Suddenly Flutterina's head went under water. Flower expected it to come back up again, but it didn't. Flower looked all around for Flutterina but she couldn't find her. She became worried.

"Flutterina, where are you?" Flower called. No answer.

"Flutterina!" she called again. Flower heard a giggle coming from behind a tree. She looked behind the tree. There was Flutterina.

"Oh, Flutterina I was so worried," cried Flower.

"Last one into the swimming hole is a rotten egg," yelled Flutterina as she ran off.

Flower ran after Flutterina and reached the swimming hole just in time to get splashed by you know who. That mischievous Flutterina!

Did you "burst into peals of laughter"? This story displays an overreliance on the misguided humor technique that attempts to make something funny by showing characters laughing about it. Another issue is that the story is bogged down with logistics (preparing for the outing) and unnecessary explanations (how the fish got to the swimming hole), problems I still struggle with thirty years later.

Flutterina's New Skates

For Christmas Flutterina got a new pair of skates. They were made of daisy petals with pieces of a unicorn's horn that had fallen off for the blades.

Flutterina was very excited about her new skates. She cried, "Oh, Mommy, Daddy, can I go skating with Flower and Sparkle?"

"Alright," said her mother, "But be back for lunch."

So Flutterina put on her hat, coat and mittens, grabbed her skates and ran to Sparkle's house.

Sparkle said she would come but she wanted to try out her new skis instead of skating. When they got to Flower's house Flower said she would come and try out her new toboggan.

At last they found a good place to ice-skate, ski and toboggan. Flutterina put on her skates, Sparkle put on her skis and Flower pulled her toboggan up to the top of a hill.

At first everything went well. But then Flutterina heard Sparkle yell "Whee!" She turned to look at Flower and ran into a snowbank.

Flower and Sparkle thought it was hilarious. Sparkle laughed so hard she fell back and she lay there in the snow with her skis sticking straight up. Flutterina emerged from the snowbank looking like a snowman. She was very angry. "I'm leaving," she shouted and stalked off.

Sparkle managed to calm down but Flower was still laughing as much as ever.

"Oh, come on," said Sparkle, "It isn't that funny."

"Oh but look," laughed Flower.

Sparkle looked. And she saw Flutterina stalking off, still in her skates!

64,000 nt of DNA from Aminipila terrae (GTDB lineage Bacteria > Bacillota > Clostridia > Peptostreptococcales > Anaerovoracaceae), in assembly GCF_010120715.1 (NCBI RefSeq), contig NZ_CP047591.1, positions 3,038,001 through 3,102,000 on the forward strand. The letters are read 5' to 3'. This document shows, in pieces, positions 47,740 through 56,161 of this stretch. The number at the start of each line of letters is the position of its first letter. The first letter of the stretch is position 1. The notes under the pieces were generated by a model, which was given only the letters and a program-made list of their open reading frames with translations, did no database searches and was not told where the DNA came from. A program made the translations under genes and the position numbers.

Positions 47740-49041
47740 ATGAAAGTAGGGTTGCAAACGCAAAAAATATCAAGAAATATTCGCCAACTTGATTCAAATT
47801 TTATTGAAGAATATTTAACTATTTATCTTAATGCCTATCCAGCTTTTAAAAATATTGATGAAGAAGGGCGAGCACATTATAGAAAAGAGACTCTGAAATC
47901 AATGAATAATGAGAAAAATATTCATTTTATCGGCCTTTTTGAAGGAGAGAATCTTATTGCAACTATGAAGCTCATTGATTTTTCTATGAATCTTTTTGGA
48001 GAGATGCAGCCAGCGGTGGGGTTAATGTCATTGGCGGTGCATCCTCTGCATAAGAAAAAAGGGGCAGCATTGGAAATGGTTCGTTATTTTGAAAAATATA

The final phrase is double-underlined, another great tactic for imparting humor into otherwise uninspired material. I do like the description of the skates at the beginning, one of the few interesting worldbuilding details we get about fairy life. Really, most of these stories could just as easily be about human children.

Flutterina Makes Mischief

Flutterina's eldest sister, Daisystem, had a boyfriend. His name was Cloudy.

Now Flutterina had always wondered what Daisystem and Cloudy did on their dates. So one day she decided to follow them.

When Cloudy came to pick up Daisystem, Flutterina was hiding nearby. And when they started walking hand in hand, Flutterina followed them.

Once they almost found out that she was following them. That was when they stopped and kissed. Flutterina started giggling quietly. But she ran away, for fear they might see her. And it was a good thing she did, because as soon as she was far away from them she exploded into laughter.

By the time she had caught up with them they were sitting on a lily pad in the middle of a pond. Cloudy was saying something but Flutterina couldn't hear what it was. She crept a little closer, forgot about the water and fell Splash! into the water.

Daisystem and Cloudy turned around. Daisystem saw at once who it was. She flew to the edge of the pond, yanked Flutterina out of the water, and spanked her hard, seven times.

Flutterina struggled and finally managed to get away. She ran off calling, "I'm gonna tell!"

When she told her parents they wanted to know what she had done and so Flutterina told them guiltily. Her parents said that Daisystem was right, she should be spanked. Then they told her she'd have to wait for her own dates to find out what they were like.

There's not really anything I can safely add to that.

Good Stuff Out There:

→ Mary Robinette Kowal explains the intended meanings behind bad writing advice: "When you don't know a subject, such as what it's like to live on Mars, you extrapolate from your own personal experience. Never lived on Mars? No. But I have walked in a dusty place and seen the clouds of dust kick up around me. I've worn thick winter gloves, and know how hard it is to pick things up. I’ve been far away, without the ability to call home. When I combine what I know, with research, writing what I know can make a story more compelling."


laurenhat said...

I'm totally wondering now about what causes unicorn horns to fragment...

You're inspiring me to want to go dig up and critique more of my own early writing. Sort of. :)

Lisa Eckstein said...

An excellent question. Definitely not enough worldbuilding for a fantasy series!